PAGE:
Trump is losing with Turkish President Recep Tayyip Erdogan on several fronts. Most importantly, Trump’s abandonment of the Kurdish forces in Syria gifted Erdogan an opportunity to destroy them – U.S. allies against ISIS. It also gives Turkey the option of occupying Syrian territory under Kurdish control. Abandonment of the Kurds is a betrayal of the alliance between the Kurdish forces and the U.S. military which worked to U.S. advantage in fighting ISIS in Syria. Without the Kurds carrying a disproportionate burden on the battlefield, ISIS would still be in control of vast territories in Iraq and Syria. Trump would not have been able to claim, though falsely, that ISIS was defeated.
Trump’s losses with Russia’s Vladimir Putin have taken on mountainous proportions. Trump’s embrace of Vladimir Putin during the 2016 presidential election campaign and during the first two years of his presidency leads, overwhelmingly, to the conclusion that Putin possesses personal information on Trump that would be damaging to him. Russia’s interference in the 2016 elections to favor Trump’s campaign and possible collusion with his campaign remain the subject of the Special Counsel Robert Mueller’s probe.
My article “Will Trump fall on the Sanctions Sword?” published over two years ago raised issues about the Trump-Putin relationship and whether Trump would manipulate U.S. sanctions to Putin’s satisfaction. Issues raised in my article then are being played out in real time. Trump has lost on every front with Putin, including with Syria and elsewhere in the Middle East.
Trump’s embrace of some of the world’s worst autocratic regimes has clouded his judgment. He disparages leaders of democratic governments, in particular traditional US allies. Autocratic regimes around the world and in particular autocratic-leaning leaders in the Western hemisphere find solace in, and are encouraged by Trump’s embrace. Autocracy in the hemisphere is linked to a sordid period of history. Making enemies of friends and allies is a losing proposition. On that, Trump is a big loser.
Trump campaigned on building a great Wall on the US border with Mexico, bragging repeatedly that Mexico would pay for it. An illusory delusion, Trump now wants American taxpayers to pay for his wall. That is not happening and shutting down the government to force Democrats to agree ranks among his biggest failures so far.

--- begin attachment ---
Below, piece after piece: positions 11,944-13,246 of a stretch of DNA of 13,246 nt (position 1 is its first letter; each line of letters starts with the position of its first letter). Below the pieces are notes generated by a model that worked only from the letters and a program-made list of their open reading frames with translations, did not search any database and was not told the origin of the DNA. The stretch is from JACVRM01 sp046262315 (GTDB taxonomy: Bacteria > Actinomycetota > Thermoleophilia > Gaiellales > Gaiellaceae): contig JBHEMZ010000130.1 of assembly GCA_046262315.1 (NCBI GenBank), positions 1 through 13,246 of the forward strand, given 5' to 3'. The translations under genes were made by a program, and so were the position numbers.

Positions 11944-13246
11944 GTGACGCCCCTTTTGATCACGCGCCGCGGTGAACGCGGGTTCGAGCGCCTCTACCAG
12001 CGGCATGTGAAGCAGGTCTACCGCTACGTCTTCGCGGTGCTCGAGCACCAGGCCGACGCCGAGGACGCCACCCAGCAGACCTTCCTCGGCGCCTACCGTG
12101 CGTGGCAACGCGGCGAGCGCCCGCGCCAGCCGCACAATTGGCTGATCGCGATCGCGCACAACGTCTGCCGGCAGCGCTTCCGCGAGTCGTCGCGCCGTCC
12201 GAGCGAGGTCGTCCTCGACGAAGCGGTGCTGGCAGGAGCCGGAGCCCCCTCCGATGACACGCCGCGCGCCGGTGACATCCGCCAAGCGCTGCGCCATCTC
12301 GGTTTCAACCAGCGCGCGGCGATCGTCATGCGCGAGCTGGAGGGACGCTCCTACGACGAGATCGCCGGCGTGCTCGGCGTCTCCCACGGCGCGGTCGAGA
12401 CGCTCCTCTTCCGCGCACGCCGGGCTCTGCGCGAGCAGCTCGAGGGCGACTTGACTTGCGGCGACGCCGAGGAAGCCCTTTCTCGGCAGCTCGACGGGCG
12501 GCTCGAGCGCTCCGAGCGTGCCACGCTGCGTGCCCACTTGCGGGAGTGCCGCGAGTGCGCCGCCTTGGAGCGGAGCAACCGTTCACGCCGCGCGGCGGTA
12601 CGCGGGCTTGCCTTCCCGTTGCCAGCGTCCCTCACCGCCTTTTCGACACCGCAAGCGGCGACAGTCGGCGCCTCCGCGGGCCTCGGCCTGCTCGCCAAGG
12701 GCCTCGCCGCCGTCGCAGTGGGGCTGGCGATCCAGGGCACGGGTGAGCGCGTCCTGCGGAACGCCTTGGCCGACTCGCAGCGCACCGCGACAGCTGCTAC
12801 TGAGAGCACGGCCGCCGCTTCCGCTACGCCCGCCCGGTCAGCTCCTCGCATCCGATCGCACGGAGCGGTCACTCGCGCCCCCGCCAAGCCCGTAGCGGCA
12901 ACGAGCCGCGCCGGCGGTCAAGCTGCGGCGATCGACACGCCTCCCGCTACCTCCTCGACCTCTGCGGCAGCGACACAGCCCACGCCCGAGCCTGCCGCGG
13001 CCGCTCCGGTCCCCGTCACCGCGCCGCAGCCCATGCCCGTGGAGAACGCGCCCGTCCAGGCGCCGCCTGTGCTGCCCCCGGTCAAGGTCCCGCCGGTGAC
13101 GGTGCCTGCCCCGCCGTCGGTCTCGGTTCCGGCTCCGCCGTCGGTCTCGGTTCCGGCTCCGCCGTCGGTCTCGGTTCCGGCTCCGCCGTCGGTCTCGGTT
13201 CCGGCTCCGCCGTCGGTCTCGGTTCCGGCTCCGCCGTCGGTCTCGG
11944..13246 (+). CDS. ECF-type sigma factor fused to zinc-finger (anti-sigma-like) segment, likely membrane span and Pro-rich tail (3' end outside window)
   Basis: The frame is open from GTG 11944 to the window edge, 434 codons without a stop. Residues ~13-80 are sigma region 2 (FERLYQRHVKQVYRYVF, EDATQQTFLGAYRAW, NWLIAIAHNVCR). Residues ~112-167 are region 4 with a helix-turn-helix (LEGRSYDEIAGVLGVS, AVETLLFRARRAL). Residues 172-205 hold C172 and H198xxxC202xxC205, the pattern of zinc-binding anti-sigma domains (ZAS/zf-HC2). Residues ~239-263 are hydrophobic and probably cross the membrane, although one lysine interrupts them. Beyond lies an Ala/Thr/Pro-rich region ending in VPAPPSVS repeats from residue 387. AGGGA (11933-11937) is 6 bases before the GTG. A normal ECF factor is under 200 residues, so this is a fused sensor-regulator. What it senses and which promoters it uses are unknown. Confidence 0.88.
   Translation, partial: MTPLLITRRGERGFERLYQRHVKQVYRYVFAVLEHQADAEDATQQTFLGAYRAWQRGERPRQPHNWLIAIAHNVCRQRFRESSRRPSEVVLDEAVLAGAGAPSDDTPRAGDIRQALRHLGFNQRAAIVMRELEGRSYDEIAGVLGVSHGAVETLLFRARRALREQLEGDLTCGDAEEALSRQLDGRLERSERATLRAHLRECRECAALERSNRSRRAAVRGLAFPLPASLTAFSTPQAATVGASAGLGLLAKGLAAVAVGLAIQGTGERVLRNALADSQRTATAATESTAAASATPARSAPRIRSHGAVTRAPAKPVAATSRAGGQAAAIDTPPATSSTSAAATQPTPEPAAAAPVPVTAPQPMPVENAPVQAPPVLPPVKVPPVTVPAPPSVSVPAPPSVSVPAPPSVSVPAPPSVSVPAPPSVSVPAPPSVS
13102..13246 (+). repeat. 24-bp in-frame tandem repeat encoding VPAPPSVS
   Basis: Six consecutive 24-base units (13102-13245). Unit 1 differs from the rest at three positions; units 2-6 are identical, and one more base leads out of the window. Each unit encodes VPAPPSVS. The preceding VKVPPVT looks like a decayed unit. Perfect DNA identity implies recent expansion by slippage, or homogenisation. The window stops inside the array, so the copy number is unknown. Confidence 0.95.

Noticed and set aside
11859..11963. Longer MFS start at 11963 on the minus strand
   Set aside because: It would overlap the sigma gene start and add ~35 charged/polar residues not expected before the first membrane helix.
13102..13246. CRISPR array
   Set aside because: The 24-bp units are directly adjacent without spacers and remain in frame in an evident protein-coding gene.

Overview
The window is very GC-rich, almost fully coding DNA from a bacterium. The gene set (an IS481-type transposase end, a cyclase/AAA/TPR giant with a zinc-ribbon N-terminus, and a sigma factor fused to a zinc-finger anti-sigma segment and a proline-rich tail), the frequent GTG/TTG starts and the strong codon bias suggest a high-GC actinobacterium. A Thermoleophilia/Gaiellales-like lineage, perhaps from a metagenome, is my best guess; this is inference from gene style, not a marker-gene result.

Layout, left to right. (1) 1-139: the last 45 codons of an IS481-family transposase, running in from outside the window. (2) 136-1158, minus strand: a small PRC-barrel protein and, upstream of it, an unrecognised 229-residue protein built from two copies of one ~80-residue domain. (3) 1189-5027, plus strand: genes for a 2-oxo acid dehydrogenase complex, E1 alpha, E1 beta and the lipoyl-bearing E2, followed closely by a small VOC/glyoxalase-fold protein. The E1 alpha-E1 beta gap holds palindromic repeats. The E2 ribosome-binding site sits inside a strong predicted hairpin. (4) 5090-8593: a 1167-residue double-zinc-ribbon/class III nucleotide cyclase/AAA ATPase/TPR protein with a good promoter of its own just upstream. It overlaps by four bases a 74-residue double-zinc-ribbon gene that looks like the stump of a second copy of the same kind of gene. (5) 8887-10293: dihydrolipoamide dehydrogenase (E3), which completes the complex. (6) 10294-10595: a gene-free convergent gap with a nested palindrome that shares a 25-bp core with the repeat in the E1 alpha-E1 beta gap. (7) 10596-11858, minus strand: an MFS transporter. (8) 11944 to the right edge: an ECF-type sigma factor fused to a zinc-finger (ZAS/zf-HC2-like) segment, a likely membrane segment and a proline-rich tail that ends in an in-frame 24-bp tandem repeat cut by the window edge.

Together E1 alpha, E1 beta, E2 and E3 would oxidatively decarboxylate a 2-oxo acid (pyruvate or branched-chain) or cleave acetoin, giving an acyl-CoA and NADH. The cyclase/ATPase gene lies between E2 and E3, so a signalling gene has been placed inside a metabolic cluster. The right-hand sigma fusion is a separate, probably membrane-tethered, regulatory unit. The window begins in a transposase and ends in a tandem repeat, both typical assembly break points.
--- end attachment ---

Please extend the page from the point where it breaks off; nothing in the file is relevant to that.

Trump has lost, and is losing, “bigly” on the domestic front. American voters overwhelmingly rebuked him in the 2018 elections. Democratic House Speaker Nancy Pelosi is giving him a crash course in Political realism. And, Special Counsel Robert Mueller is closing in on him as his associates fall one by one.
It is in this context that Trump sees an opportunity to claim victory in Venezuela. Aided and abetted by Nicolás Maduro’s gross mismanagement of Venezuela – the economic and political degradation of the Venezuelan people; the denial of fundamental freedoms and due process; and the denial of basic human security and human rights, have given Trump an illusion of looming success.
The question now overshadowing what would be a Pyrrhic victory is what will be left of Venezuela. It seems more likely that regime change in Venezuela may only be possible through widespread violence, more likely a brutal civil war. Stabilizing a post-conflict Venezuela will be quite challenging. A military conflict in Venezuela, purely domestic or externally assisted and/or initiated, will leave the entire hemisphere sharply divided.
Having followed Trump along the path of regime change, the Organization of American States is unlikely to regain respectability, and with limited capacity, to reunite a divided hemisphere. With both Cuba and Nicaragua in Trump’s cross-hairs, he may be emboldened to seek other future “victories” in the hemisphere. Support for Trump’s geopolitical regime change policy in the hemisphere could rapidly evaporate.
© 2019 Curtis A. Ward/The Ward Post